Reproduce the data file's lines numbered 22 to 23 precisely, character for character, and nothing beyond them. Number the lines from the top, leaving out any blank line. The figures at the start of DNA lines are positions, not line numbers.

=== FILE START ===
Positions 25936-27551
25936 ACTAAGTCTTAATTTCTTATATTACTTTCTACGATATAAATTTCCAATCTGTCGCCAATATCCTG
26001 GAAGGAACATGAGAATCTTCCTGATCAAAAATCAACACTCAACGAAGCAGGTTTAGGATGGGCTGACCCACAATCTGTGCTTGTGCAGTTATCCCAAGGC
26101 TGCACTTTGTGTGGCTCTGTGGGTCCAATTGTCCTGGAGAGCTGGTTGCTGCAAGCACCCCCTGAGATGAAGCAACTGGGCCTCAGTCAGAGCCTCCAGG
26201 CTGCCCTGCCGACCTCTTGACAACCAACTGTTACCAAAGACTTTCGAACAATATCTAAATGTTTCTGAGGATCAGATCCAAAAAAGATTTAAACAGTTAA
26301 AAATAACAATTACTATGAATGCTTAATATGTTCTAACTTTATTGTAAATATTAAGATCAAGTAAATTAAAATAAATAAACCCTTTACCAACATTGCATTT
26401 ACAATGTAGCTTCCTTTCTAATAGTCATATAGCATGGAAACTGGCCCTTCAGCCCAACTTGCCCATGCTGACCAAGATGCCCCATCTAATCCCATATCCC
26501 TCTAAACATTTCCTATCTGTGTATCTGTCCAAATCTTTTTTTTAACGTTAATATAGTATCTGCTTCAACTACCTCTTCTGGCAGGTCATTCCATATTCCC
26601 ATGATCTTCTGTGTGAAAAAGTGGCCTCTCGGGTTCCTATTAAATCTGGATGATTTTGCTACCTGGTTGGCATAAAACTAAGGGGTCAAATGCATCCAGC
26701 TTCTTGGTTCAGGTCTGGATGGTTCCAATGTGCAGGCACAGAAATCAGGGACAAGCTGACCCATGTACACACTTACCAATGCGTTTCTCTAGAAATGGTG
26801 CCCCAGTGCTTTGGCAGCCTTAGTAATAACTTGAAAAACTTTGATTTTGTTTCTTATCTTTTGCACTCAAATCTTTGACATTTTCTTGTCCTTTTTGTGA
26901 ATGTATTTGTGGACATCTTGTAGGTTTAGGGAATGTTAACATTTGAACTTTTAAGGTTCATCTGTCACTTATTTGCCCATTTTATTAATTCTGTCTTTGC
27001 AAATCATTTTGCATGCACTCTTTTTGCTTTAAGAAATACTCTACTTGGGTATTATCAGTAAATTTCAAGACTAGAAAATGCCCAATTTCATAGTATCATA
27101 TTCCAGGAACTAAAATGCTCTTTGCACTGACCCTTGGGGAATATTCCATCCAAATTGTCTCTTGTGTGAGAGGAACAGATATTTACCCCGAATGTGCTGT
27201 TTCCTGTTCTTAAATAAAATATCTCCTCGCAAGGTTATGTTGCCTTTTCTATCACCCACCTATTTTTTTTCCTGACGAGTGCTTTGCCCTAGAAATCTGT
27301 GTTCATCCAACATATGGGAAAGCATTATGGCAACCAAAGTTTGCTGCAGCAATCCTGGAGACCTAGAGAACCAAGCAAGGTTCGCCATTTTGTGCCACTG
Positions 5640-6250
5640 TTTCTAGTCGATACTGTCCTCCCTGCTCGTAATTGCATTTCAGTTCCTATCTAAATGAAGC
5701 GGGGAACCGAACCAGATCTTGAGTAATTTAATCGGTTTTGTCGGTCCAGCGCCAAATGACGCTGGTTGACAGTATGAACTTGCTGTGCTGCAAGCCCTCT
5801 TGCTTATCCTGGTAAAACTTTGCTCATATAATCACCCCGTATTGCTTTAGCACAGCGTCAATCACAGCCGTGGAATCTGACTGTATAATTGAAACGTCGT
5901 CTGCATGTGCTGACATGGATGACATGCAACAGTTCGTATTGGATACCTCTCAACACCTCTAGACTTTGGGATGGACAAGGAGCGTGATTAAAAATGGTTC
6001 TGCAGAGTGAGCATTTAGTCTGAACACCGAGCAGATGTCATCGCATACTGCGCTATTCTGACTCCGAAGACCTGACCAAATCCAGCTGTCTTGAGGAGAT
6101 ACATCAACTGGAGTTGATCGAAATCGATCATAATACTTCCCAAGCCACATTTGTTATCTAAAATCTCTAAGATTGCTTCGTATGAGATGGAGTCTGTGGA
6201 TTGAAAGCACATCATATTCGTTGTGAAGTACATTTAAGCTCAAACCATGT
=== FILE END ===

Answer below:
6001 TGCAGAGTGAGCATTTAGTCTGAACACCGAGCAGATGTCATCGCATACTGCGCTATTCTGACTCCGAAGACCTGACCAAATCCAGCTGTCTTGAGGAGAT
6101 ACATCAACTGGAGTTGATCGAAATCGATCATAATACTTCCCAAGCCACATTTGTTATCTAAAATCTCTAAGATTGCTTCGTATGAGATGGAGTCTGTGGA